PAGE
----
“That is something that we just don’t want to see happen,” Watson said. “We want our businesses to know that we are working diligently. We are trying to do everything we can to stand with you. We are trying to find ways to bring in more funds, trying to connect with other potential partners to see if we can replenish funds. We already know we don’t have enough money to do the things that we want to do.”
Harrisburg is slated to have its partial reopening on Friday as Dauphin County and seven other counties enter the yellow phase May 29 under Gov. Tom Wolf’s gradual reopening plan.
The extent to which the city clings to the adjustments made during the pandemic – the teleworking and online shopping, dining and socializing – will likely determine its ability to recover and rebound.
“I still think there’s a reason for a vital center that a city represents certainly with the magnet that is the Capitol and the courts,” said Chris Bravacos, founder and head of Bravo Group, the largest public relations firm in the state. “That will find its place. Cities that don’t have some of those things certainly might face more challenges.”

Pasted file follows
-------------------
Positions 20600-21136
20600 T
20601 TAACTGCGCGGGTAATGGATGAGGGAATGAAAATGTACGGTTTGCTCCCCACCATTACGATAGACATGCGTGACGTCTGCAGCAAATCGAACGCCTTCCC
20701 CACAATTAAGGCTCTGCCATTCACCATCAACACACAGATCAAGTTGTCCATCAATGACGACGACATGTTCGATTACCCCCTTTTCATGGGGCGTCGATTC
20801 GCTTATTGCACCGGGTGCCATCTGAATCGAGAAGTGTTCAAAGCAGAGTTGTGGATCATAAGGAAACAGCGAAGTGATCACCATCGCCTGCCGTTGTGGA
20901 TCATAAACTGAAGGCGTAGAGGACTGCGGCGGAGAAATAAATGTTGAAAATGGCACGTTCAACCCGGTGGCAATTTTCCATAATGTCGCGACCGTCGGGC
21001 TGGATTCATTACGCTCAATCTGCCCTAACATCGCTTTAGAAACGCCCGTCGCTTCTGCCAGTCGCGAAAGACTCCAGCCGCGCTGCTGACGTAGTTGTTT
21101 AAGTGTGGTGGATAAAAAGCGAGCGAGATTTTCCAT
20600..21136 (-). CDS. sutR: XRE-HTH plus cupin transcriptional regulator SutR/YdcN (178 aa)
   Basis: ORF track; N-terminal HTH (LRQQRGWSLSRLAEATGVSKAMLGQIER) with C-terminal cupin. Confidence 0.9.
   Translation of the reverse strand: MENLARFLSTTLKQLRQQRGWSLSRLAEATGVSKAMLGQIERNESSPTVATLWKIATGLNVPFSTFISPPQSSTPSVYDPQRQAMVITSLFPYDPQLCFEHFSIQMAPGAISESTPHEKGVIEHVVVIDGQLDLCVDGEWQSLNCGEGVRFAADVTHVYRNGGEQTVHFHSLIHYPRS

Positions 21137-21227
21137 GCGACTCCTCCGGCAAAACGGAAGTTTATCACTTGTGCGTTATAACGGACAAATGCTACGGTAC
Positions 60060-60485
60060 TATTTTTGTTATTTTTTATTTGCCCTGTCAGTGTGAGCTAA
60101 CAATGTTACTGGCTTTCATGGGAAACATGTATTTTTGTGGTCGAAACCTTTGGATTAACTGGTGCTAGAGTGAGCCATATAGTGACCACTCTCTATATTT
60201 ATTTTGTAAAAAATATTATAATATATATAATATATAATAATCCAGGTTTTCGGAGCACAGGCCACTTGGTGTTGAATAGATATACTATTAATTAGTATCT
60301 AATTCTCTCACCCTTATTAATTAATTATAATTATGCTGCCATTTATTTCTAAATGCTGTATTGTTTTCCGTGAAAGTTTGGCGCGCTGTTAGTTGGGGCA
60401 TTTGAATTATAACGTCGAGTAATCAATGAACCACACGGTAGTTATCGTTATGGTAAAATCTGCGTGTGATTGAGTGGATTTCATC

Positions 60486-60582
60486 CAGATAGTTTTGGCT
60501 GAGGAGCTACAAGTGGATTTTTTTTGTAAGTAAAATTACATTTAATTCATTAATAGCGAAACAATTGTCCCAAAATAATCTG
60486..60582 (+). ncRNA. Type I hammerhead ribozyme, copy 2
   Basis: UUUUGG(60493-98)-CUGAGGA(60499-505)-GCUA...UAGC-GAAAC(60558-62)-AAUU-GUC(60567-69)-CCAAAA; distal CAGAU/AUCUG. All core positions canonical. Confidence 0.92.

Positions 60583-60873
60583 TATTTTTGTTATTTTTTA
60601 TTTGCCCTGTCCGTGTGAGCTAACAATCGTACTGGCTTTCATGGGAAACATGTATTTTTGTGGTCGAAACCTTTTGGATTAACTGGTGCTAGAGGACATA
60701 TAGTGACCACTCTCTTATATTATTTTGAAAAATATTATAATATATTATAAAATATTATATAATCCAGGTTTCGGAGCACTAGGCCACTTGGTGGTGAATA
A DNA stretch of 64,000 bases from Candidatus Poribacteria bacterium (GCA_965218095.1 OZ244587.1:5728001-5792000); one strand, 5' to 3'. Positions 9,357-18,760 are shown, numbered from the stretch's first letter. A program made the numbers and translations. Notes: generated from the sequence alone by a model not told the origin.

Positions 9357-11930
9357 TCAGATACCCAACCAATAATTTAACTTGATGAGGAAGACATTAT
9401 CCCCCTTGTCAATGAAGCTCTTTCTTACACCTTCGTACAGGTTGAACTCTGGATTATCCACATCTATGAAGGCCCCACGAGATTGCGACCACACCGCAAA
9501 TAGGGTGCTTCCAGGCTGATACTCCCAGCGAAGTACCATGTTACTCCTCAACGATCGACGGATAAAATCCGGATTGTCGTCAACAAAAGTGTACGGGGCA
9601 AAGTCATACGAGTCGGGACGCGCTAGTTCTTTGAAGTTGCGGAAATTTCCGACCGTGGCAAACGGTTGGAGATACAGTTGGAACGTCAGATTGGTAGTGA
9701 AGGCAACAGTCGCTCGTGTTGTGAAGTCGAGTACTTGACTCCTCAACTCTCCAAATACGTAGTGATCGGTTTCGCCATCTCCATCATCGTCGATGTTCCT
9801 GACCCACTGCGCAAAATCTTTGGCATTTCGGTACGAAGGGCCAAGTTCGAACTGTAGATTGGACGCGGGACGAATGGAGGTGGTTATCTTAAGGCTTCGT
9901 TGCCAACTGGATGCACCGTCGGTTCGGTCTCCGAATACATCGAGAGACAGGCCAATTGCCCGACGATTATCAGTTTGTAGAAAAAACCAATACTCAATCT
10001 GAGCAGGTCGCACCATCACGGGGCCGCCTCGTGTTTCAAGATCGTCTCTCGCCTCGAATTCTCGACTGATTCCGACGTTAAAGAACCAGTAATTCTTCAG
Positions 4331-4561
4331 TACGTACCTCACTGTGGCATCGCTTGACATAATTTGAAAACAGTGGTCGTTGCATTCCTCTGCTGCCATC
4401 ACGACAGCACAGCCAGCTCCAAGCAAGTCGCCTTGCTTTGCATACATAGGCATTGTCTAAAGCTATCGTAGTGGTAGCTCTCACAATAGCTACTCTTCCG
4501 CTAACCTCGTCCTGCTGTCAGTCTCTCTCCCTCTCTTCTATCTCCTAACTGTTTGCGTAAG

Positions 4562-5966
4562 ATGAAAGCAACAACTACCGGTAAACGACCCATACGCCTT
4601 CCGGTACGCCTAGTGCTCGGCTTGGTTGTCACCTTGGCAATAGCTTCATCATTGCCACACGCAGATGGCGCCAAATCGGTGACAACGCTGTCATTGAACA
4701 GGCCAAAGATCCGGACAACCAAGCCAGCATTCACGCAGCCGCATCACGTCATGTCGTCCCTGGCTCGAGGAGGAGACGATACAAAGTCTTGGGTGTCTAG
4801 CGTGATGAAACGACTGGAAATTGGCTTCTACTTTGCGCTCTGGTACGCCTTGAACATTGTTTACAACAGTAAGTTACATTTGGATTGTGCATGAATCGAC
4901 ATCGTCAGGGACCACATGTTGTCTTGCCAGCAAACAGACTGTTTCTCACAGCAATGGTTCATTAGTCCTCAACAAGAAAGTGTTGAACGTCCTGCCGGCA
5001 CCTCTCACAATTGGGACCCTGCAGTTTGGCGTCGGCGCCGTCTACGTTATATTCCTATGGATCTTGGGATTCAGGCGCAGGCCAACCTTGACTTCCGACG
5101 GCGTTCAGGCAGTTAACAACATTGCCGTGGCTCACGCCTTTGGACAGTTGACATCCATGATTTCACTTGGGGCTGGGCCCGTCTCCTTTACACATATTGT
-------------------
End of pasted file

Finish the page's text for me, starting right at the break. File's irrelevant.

Bravacos shuttered his eight-story business operation on North Second Street in Harrisburg in March, and ordered employees to work from home.
Since then, Bravo Group representatives, who manage contracts with energy and utility companies, the health care sector and financial services, have pivoted to teleworking and negotiating face-to-face meetings on Slack, Zoom and Google Meet.
The adjustments have left Bravacos with much to ponder: The company has operated seamlessly outside the traditional time-space limitation. His employees will always have reasons to collaborate in person, but this period has given him an opportunity to rethink workplace models.